This past week was pretty busy for me. Valentine’s Day, getting ready for a trip to New York this week (half pleasure, half business), and putting together a couple of plans for some clients desperate to grow, grow, GROW.
It started with Valentine’s Day and the fear that I wasn’t going to be able to do something – ANYTHING – special for my girlfriend. She has a night class at Berkeley and it was meeting that night until 9 p.m. or so. We ended up not doing anything and decided instead to have a terrific dinner at a very excellent restaurant in San Francisco on Thursday.
I’d heard about the place and had passed it dozens of times. It’s beautiful: an artfully weathered brick building surrounded by small trees dotted with tiny white lights. It was designed by an architect well known among people who pay attention to these kinds of things, and the chef, too, has an excellent reputation. An attractive facade, a compelling menu and a potent word-of-mouth reputation drew me in.
Once seated, I had a good chance to check out the menu more closely. I looked at the appetizers, the salads, the entrees, the wine list, and the prices. I settled on a pan-seared foie gras and poached pear slices with port sauce on a bed of green lentils, an arugula salad, and a stuffed squab. It was absolutely excellent. The wine was forgettable, but I felt that I had to get a bottle and spent the extra money on it. A marvelous dining experience that I have recommended – and will continue to recommend – to all I meet.
The dining experience I briefly describe above is analogous to an online buying experience. The attractive exterior and the things I’d heard about the place got me in the door, just like a banner with great creative featuring a compelling value proposition or a name I recognize tempts me to click through. In both cases I am responding to the call being proffered by the advertising and the reputation the name has built.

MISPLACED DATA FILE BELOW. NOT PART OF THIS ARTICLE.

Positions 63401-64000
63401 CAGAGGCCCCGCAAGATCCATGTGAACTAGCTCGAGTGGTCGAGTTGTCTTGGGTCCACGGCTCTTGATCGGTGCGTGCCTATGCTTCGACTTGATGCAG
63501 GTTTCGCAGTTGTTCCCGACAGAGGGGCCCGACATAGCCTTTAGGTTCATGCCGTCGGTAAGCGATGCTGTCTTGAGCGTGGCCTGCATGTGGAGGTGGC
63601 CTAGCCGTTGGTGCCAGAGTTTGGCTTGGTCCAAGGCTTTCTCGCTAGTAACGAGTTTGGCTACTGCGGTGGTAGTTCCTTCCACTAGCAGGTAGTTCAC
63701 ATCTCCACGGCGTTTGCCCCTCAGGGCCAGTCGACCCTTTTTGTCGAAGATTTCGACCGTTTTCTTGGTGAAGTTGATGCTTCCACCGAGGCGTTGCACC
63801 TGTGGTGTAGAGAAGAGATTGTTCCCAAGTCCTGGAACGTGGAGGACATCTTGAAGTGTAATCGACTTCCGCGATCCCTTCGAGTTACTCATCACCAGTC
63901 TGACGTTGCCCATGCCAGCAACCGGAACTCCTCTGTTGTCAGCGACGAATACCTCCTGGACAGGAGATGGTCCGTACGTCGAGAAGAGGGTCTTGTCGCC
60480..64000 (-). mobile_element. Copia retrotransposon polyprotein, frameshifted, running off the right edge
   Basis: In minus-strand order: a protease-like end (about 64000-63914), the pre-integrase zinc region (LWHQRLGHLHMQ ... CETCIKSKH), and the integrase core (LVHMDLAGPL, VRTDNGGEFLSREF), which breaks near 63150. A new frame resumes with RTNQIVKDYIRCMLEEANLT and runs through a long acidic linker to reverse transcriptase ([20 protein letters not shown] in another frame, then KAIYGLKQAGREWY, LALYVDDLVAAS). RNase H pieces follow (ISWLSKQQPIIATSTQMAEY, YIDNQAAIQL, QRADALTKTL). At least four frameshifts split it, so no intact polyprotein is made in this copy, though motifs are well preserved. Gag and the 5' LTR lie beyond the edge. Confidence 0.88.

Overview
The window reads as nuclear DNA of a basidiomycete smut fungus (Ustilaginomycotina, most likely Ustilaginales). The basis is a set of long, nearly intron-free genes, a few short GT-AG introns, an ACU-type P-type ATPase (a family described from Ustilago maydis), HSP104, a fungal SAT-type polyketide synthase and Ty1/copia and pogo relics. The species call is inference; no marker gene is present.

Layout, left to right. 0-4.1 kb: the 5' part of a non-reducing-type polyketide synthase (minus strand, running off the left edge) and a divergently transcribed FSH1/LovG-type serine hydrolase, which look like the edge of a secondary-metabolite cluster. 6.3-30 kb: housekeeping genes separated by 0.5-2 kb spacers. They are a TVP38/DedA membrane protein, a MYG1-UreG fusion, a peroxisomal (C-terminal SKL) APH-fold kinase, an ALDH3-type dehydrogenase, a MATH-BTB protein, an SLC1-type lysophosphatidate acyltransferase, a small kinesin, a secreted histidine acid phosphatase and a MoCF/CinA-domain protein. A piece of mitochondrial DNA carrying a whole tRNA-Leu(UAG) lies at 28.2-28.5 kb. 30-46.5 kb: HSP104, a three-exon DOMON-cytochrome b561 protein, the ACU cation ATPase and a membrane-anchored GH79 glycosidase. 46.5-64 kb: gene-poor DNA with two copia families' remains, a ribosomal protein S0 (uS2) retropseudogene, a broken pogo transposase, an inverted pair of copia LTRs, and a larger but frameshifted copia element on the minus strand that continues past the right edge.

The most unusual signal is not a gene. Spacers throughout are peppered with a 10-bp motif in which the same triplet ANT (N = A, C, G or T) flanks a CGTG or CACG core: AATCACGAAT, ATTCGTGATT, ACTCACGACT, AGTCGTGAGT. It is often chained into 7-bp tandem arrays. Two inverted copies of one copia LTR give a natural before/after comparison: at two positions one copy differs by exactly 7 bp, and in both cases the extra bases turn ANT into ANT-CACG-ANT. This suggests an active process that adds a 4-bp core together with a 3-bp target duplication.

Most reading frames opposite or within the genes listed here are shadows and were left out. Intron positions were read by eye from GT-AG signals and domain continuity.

Perusing the menu is akin to going to the site and seeing in detail what is being offered. What items do I like? What items don’t I like? How much are those items that attract my attention? Do I want to try only one thing? A few things? Ancillary items? (Such as that bottle of wine.)
And then comes the order.
So how much is what I decide upon? Just how many dollars am I going to drop at this place? Will I end up spending enough to make the cost of drawing me in worthwhile to the company? Will I spend a lot more than that cost, or just a little?
All such considerations you should take into account when projecting or analyzing the back end of your online ad campaign.
The campaigns we looked at this week for some of my clients used the following metrics to help determine success. In my opinion, these are really all you need and are the most meaningful for advertisers.
Cost per Click (CPC)
This to me is the least meaningful metric if you are interested in moving product. But it is one of the most meaningful if you are simply trying to drive traffic.